Every day, some 15,000 people line up at the Berlin Zoo to see Knut the polar bear cub. But even those far from the zoo cannot escape his little button-eyed face.
The fluffy baby bear has become Germany's latest merchandising sensation, inspiring Knut T-shirts, Knut mugs, Knut postcards, Knut DVDs, Knut keychains, Knut candy and stuffed Knuts costing up to EUR29.95 (US$40).
Born at the zoo on Dec. 5, Knut - who was rejected by his mother and hand-raised by zookeepers - rose to fame last month thanks to television and newspaper pictures. Since then, Knutmania has just kept on gathering steam.
Together with Leonardo DiCaprio, he appears on the cover of Vanity Fair's current May issue, with pictures taken by star photographer Annie Leibovitz. He has the cover of the German edition all to himself.
Zoo officials say attendance has roughly doubled on average since Knut came along.
"Obviously, his innocent, babylike looks are an important reason," said Peter Walschburger, a psychologist at the Free University in Berlin, adding that Knut's white fur and soft, round features made people want to protect him.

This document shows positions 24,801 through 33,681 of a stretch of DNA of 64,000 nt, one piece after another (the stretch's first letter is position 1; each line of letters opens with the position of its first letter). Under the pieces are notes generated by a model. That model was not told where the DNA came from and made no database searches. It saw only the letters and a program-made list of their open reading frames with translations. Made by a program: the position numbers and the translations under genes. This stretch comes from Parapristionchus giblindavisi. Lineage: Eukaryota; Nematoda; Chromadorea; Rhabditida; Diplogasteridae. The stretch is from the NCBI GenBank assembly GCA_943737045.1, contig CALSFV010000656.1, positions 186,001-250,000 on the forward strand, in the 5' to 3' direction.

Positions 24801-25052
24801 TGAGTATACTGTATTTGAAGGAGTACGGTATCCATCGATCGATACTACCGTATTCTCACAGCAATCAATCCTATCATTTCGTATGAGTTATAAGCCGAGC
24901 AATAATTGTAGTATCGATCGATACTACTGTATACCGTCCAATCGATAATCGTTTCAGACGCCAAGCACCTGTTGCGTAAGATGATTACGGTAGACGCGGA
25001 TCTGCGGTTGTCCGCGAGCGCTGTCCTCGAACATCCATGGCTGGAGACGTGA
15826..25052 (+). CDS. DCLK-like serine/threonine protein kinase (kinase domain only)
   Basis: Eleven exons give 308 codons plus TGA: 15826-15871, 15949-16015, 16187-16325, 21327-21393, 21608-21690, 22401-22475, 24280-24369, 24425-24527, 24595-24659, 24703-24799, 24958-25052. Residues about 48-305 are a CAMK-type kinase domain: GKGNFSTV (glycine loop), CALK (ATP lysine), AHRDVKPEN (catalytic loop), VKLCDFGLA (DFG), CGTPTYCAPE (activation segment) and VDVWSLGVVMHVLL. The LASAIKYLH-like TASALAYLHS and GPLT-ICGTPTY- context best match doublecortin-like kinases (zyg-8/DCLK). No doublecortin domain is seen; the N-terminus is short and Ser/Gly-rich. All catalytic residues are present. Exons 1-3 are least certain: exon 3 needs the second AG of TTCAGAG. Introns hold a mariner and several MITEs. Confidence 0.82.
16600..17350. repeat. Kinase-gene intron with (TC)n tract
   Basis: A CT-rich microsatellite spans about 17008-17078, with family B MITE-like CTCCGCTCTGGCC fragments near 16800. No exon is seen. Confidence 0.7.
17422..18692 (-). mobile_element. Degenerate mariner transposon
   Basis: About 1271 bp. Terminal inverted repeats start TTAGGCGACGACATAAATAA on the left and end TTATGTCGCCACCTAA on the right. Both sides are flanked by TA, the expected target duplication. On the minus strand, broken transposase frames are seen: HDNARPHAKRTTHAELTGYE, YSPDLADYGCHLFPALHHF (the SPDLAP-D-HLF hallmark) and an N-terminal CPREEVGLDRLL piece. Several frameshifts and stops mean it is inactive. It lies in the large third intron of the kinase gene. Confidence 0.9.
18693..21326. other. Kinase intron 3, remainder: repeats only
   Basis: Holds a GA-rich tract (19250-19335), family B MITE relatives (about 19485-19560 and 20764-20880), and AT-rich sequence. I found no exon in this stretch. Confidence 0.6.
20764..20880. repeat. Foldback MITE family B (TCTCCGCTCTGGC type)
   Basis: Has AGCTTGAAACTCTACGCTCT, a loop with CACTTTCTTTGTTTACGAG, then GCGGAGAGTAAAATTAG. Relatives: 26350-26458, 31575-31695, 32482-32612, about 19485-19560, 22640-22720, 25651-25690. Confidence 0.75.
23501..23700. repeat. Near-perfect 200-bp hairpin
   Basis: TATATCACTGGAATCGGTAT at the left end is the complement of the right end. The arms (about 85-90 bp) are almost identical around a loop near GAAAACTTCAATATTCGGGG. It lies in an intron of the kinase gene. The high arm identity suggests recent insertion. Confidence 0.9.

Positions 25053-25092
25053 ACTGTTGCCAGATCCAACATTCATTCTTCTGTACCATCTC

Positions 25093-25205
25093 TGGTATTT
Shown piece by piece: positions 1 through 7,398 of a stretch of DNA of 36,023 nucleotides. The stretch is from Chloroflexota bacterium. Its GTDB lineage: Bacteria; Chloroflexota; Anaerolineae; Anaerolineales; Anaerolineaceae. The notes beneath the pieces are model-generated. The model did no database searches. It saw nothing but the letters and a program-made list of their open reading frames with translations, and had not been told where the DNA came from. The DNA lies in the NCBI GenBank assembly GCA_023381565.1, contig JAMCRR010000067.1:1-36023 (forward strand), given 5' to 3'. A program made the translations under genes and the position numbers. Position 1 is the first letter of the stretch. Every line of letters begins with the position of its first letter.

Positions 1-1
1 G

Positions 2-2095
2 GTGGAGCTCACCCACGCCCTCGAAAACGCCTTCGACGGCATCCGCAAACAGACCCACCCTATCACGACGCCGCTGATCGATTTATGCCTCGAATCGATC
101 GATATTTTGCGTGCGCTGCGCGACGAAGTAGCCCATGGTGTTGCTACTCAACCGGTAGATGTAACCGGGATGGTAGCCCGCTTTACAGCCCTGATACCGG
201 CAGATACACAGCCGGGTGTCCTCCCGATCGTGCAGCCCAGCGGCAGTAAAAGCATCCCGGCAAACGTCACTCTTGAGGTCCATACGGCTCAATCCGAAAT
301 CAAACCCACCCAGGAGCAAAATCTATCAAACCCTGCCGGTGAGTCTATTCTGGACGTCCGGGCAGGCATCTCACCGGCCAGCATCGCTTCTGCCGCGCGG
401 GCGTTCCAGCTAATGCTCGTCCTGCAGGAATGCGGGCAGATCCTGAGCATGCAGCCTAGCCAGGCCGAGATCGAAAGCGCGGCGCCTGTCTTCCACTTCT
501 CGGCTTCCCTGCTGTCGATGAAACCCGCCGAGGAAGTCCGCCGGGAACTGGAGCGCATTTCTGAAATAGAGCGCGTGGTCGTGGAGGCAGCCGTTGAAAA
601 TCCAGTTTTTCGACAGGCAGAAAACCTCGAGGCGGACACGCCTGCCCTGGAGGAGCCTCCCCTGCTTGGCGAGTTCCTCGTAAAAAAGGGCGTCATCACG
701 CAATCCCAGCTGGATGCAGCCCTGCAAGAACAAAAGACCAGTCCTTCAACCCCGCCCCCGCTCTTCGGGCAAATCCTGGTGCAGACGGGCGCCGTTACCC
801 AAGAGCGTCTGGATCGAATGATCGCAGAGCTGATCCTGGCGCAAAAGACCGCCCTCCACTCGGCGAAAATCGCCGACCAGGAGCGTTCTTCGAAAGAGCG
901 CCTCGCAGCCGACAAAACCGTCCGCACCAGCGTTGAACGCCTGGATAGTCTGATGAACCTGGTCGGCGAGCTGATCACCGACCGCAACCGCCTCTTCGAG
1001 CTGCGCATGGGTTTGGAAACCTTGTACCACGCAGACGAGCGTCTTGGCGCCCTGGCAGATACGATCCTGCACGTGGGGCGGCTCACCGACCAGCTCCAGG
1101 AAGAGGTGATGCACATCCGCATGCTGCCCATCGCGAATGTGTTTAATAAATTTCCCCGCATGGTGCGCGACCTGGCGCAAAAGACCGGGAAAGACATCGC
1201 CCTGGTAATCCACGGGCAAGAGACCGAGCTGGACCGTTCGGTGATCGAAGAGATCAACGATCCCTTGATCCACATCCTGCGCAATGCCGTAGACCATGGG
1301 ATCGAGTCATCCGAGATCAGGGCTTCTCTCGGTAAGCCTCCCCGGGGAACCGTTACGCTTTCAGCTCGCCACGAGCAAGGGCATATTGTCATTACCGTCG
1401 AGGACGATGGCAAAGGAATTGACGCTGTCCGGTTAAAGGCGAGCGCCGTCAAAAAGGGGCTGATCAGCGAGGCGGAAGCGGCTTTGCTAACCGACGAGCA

The merchandizing frenzy now includes a special collection by German toy maker Steiff GmbH. Since January, the company has been selling 800 Knut bears every day, said sales director Gerald Uhlich.
The stuffed animals come in three sizes and cost from EUR19.95 (US$26.60) to EUR29.95 (US$40). Steiff has a license deal with the zoo and will invest part of its profit in projects there.
Haribo, the German candy company that makes gummi bears, has created a white, marshmallow-like Knut candy that will hit grocery stores across Germany and Austria next week. The candymaker also will contribute part of its proceeds to the zoo.
"Our Knut candies have raspberry flavor and are sold in boxes of 150 pieces or over the counter for five cents each," Marco Alster, a Haribo spokesman, said Thursday.
Knut even has his own blog in German, English and Spanish - written by a journalist at the regional public broadcaster, Rundfunk Berlin-Brandenburg.
The Knut marketing phenomenon has also had a dramatic impact on the Berlin Zoo's stock. The shares, which had hovered around the EUR2,000 (US$2,680) over recent years, shot up as high as EUR4,820 (US$6,400) this week.
By Thursday, however, the 4,000 shares, publicly traded on the local Berlin-Bremen Stock Exchange, had settled back to EUR3,700 (US$4,960).
The boom may run its course in the next few months: Unlike his stuffed replicas, cute Knut will soon grow up - into a huge and much less cuddly adult.
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